The majority of new infections were in the populous Gauteng province around the greater Johannesburg metropolitan area, with 8,280 cases, the NICD said.
“Omicron is probably the fastest-spreading variant that South Africa has ever seen,” said Tulio de Oliveira, director of the Center for Epidemic Response and Innovation at Stellenbosch University, reacting to news of the increase in cases.
Although scientists are warning that it is still too early to say for sure that omicron is behind the surge in cases, the rapid rise means omicron might already be overtaking the delta variant, experts said.
The delta variant was dominant in all provinces until the end of October, but the NICD said Wednesday that omicron was present in 74 percent of the genomes it sequenced in November.
Shabir Madhi, a professor of vaccinology at the University of the Witwatersrand in Johannesburg, said all indications were that omicron could be more transmissible than delta.
“The majority of cases are currently presenting as a mild illness,” he said, adding that most patients had a dry cough, fever and night sweats.
Delta drove the third coronavirus wave in South Africa, which peaked at more than 26,000 cases a day in early July. Omicron is expected to trigger a fourth wave, which some experts say may already be underway.
Hospitalizations are also rising but not yet at the same pace as new cases, Madhi said.
The sharp increase in the positivity rate was concerning and showed “a substantial amount of virus transmission taking place,” he added.
At the current rate of infection, South Africa could see infections rising to roughly 30,000 to 40,000 a day, he added.
Officials in Gauteng province said they were preparing for the worst ahead of the holidays. “We are not panicking, but we are deeply concerned,” Gauteng Premier David Makhura said Thursday.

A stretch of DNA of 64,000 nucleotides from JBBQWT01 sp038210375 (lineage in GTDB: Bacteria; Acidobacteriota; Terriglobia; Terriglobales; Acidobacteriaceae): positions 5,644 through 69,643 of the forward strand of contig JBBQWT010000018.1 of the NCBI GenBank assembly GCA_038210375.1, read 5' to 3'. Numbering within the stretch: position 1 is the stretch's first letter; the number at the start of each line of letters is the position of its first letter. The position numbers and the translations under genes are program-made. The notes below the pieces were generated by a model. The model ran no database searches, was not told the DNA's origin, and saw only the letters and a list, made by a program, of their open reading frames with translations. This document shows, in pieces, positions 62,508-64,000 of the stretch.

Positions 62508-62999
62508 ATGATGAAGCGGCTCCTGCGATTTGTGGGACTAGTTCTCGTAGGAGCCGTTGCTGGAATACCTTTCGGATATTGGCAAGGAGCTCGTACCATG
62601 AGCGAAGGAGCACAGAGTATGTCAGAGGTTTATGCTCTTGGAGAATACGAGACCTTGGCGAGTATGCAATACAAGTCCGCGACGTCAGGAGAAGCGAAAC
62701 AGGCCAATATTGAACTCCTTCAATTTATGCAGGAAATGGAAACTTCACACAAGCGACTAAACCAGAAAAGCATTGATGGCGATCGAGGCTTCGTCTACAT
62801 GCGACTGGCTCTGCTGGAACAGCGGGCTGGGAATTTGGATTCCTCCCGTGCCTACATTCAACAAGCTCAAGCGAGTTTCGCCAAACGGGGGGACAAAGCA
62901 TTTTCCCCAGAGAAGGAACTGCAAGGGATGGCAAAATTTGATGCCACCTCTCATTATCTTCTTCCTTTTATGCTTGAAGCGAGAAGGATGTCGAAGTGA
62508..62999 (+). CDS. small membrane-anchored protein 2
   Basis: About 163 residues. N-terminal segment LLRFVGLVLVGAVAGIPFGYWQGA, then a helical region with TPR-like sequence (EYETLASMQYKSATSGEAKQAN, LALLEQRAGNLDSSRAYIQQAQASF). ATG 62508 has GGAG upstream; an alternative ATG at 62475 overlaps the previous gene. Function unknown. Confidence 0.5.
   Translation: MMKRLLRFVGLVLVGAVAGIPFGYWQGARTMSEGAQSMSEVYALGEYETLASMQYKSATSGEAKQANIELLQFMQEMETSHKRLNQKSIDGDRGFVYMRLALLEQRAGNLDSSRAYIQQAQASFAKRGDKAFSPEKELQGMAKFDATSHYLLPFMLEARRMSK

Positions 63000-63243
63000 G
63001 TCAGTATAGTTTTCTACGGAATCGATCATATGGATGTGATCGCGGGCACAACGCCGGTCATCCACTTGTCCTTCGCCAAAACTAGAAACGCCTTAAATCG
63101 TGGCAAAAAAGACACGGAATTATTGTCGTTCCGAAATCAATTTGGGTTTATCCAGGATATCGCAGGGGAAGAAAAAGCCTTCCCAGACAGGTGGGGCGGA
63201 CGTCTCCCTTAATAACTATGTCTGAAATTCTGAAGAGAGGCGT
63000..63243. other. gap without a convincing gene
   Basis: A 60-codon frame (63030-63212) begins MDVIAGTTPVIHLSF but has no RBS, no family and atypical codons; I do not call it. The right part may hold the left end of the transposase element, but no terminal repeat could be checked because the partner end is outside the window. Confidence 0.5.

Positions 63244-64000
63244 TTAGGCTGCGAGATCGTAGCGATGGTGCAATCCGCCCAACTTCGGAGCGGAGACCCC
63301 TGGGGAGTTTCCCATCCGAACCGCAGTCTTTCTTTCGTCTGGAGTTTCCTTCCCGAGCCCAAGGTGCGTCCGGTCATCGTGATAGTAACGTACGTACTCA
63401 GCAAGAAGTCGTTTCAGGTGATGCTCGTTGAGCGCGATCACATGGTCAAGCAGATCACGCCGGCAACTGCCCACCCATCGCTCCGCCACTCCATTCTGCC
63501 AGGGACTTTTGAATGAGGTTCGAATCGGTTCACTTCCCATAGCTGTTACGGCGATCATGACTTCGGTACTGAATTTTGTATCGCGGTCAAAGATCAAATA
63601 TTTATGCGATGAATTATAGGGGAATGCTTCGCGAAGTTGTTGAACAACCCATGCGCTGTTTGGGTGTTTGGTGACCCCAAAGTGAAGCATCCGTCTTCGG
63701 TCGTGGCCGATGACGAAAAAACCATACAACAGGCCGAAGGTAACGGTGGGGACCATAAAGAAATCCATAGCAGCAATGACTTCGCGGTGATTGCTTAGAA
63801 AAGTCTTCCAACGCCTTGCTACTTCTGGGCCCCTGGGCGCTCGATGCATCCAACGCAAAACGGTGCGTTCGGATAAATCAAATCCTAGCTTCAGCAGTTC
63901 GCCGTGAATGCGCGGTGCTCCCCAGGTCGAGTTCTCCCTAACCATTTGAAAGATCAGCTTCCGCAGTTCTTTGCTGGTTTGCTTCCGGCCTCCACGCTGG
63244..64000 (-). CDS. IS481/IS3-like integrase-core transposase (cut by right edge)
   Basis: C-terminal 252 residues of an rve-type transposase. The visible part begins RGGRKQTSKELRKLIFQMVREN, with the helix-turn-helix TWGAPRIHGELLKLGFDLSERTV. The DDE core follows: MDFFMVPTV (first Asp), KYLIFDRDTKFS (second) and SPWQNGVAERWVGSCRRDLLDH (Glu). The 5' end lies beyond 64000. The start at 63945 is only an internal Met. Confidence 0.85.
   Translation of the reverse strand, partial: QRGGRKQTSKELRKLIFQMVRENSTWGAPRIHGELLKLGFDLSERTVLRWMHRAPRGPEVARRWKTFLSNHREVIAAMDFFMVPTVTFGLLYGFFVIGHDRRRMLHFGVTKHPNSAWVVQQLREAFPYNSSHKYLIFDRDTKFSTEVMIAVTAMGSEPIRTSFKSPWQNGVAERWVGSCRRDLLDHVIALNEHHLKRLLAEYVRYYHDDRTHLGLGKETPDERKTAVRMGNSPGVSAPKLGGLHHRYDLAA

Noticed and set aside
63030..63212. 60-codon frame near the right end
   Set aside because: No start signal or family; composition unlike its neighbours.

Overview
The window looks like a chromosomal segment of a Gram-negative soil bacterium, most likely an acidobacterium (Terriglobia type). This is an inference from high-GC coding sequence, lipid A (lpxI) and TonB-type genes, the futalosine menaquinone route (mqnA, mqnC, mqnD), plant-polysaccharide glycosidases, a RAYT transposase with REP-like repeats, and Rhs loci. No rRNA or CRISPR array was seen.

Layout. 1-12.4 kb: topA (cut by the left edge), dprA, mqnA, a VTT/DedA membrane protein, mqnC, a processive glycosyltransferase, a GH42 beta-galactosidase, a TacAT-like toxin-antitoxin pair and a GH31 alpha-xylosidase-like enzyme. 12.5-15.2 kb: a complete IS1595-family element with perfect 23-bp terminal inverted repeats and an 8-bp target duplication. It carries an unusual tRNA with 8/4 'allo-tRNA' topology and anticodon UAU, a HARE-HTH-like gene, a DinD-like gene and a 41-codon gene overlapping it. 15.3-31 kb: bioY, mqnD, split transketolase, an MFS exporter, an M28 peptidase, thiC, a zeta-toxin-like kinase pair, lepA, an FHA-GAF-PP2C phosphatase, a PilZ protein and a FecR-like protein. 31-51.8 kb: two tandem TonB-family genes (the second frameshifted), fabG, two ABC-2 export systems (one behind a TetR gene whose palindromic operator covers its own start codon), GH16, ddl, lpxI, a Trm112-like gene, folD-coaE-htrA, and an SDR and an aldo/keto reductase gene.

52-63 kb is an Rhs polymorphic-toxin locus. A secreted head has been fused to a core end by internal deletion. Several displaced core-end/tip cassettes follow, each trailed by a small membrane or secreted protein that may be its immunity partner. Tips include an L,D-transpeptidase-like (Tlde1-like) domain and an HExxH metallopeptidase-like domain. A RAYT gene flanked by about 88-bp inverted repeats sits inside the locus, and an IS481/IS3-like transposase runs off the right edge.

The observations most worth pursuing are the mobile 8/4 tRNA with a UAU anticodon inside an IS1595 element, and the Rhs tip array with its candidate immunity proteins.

Omicron has raised global concerns of a surge in infections, prompting governments around the world to impose travel restrictions against countries in southern Africa. While South African scientists have been praised globally for bringing the new variant to the attention of the world, the country’s political leaders say it is being unfairly punished for being transparent about its findings.
As infections rise across the country, South African health authorities made a fresh push this week to get more people vaccinated, setting up pop-up sites in shopping centers and at taxi stands. Just 36 percent of South Africa’s adult population is vaccinated, according to the Department of Health, raising concerns that more variants could emerge without more aggressive measures.
South Africa is also considering mandatory vaccinations and has created a task force to explore the issue, President Cyril Ramaphosa said earlier this week. But the government is hoping the threat from the omicron variant will encourage people to get vaccinated. Vaccine hesitancy, driven by fear and apathy, has been blamed for a slowdown in South Africa’s vaccination campaign.
As South Africa rushes to solve crucial questions over the next few weeks about omicron, de Oliveira and his colleagues have warned that the country could face a shortage of reagents — used in PCR tests to detect coronavirus and other viral infections — because of the travel ban.
Reagents are imported from Europe and the United States.
Anne von Gottberg, a microbiologist at the NICD, said Thursday that the restrictions mean there are fewer ways for supplies to enter the country. “There are fewer flights to choose from to bring in reagents, to bring in equipment, in addition to sending out specimens and isolates for people to be able to then work with Omicron,” Reuters reported she said.
World Health Organization epidemiologist Maria van Kerkhove said at a news conference Wednesday that fewer flights to the region were hampering shipments of research samples from South Africa.
“The travel bans that have been imposed … have caused some challenges for those samples to actually ship out of the country,” she said. “We’re finding a way to be able to share those materials so studies can be done.”